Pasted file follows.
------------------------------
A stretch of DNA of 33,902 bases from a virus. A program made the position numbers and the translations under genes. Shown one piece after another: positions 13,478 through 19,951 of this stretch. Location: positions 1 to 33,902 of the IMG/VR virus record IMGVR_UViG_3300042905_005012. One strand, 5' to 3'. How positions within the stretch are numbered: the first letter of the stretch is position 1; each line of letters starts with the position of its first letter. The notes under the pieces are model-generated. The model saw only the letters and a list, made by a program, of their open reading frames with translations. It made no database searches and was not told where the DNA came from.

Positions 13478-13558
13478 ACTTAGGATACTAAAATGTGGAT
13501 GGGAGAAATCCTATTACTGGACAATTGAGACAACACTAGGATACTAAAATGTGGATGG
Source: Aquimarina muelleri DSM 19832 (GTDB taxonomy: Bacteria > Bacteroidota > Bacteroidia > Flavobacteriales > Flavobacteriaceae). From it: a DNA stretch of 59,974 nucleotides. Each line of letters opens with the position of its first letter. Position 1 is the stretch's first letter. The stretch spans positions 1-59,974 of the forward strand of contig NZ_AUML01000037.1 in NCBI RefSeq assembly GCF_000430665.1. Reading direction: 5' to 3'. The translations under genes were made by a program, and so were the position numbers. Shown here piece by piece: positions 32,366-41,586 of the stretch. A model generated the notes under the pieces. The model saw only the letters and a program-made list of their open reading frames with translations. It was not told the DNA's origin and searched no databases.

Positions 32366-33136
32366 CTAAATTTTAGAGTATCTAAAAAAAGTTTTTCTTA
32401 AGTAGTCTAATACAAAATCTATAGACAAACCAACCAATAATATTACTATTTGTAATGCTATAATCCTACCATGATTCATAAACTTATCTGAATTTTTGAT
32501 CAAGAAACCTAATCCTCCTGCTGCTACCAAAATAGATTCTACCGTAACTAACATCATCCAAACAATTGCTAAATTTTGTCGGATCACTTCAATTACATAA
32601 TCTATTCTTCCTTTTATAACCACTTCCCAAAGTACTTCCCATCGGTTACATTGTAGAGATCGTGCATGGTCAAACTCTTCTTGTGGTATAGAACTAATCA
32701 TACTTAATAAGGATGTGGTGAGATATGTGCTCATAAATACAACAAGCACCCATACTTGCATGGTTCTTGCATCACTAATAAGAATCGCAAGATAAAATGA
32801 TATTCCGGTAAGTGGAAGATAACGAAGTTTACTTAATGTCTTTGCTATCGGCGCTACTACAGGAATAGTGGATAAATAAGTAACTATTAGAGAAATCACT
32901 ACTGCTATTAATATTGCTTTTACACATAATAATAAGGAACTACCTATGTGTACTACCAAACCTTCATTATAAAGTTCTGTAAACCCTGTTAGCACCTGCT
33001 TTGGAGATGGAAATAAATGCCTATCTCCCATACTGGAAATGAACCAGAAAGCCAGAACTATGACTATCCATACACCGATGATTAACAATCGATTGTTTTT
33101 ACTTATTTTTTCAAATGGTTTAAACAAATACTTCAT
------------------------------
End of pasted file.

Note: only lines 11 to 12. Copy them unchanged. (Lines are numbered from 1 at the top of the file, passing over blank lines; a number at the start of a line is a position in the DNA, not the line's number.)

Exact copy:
32701 TACTTAATAAGGATGTGGTGAGATATGTGCTCATAAATACAACAAGCACCCATACTTGCATGGTTCTTGCATCACTAATAAGAATCGCAAGATAAAATGA
32801 TATTCCGGTAAGTGGAAGATAACGAAGTTTACTTAATGTCTTTGCTATCGGCGCTACTACAGGAATAGTGGATAAATAAGTAACTATTAGAGAAATCACT